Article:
In Munich to unveil the launch ads from Heye & Partner, Unterhaching, Germany last week, McDonald's Global Chief Marketing Officer Larry Light enthused about the fast-feeder's openness to marketing ideas from all countries, and told Advertising Age that the company's next ad wave will come from China.
The five initial spots from Heye, a unit of Omnicom Group's DDB Worldwide, which Mr. Light described as "the little village that did," run until November. Publicis Groupe's Leo Burnett China team was one of many agencies around the world that submitted creative concepts, and one of their ideas-the agency would not specify which-will be developed to run internationally after November, most likely breaking in early 2004.
McDonald's is also considering having idea competitions for global Big Mac and french fry spots, according to executives close to the company.
In Munich, a crowd of McDonald's staff, franchisees, suppliers and local glitterati were greeted by a very German Ronald McDonald saying, "Welcome at McDonald's."
In the absence of Justin Timberlake, who does vocals in the new spots, dancers performed a routine to his "I'm lovin' it" soundtrack. But the evening's real star was Jurgen Knauss, Heye's managing partner-CEO.
"Everyone knows the thinnest book in the world is the book on German humor," he said. But he nonetheless amused the audience with the story of how shocked he was to hear on June 21 that his agency had beaten 14 competitors worldwide to launch McDonald's first global campaign. His next shock was even bigger: It had to be ready by Sept. 2.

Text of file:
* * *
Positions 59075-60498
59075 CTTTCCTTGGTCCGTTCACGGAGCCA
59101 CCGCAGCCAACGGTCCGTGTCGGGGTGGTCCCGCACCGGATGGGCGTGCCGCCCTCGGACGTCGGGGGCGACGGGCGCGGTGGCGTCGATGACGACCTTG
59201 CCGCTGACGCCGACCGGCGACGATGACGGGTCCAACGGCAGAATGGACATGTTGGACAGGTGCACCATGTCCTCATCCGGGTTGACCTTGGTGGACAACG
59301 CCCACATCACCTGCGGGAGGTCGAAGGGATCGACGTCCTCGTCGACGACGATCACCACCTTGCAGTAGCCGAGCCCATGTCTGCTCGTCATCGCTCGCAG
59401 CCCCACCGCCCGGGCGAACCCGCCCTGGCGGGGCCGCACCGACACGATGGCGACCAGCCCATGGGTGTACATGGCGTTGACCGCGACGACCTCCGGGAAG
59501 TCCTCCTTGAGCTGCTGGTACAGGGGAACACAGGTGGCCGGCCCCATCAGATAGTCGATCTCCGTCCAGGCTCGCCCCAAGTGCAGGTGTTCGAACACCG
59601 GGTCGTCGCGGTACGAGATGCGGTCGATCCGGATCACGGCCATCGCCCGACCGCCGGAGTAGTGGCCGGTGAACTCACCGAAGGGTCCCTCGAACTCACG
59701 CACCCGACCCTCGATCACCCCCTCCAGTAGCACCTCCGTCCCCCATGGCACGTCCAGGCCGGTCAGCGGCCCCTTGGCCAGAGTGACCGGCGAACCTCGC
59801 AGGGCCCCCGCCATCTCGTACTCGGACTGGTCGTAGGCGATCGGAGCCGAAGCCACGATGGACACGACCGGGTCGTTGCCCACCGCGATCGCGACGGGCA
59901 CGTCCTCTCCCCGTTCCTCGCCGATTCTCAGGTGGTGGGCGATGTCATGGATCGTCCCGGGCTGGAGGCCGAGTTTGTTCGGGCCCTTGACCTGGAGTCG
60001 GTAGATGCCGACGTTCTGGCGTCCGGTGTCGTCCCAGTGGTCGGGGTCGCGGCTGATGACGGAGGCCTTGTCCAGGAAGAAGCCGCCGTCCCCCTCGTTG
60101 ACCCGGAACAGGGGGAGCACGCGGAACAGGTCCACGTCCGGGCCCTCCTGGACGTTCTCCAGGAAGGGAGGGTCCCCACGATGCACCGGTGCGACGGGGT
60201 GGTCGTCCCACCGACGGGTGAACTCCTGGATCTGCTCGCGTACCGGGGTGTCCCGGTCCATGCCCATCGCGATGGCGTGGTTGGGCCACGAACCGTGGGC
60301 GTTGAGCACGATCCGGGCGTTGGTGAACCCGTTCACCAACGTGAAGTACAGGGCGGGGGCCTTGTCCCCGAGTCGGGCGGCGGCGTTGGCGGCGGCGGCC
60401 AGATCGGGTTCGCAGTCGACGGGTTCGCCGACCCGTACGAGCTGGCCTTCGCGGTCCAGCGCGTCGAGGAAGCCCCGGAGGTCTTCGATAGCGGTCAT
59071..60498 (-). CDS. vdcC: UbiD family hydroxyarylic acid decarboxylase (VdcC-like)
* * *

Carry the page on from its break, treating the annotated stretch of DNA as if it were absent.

Touring Heye the next day, Mr. Knauss explained the secrets of its 32-year partnership with McDonald's by showing an irreverent film that opened with a clip from "Spartacus," set in the galley of a slave ship with hundreds of sweating, naked men in chains rowing 24-hours a day to keep the giant vessel moving. A tongue-in-cheek commentary thanked McDonald's for the pleasant working conditions and generous lead times.
Mr. Light smiled politely. Nothing dampened his spirits or belief in the campaign. He chatted about interviewing Mr. Timberlake's mother, to make sure nothing sordid lurks in the young superstar's background to ruin the $6 million endorsement deal. Mrs. Timberlake assured Mr. Light that Justin had always been a good kid, but made no promises for the future.
To bring the "I'm lovin' it" theme to life, McDonald's will invite its 1.6 million employees worldwide to submit alternative rap soundtracks to the commercials, with the winner performing his or her rap on MTV.
contributing: normandy madden and kate macarthur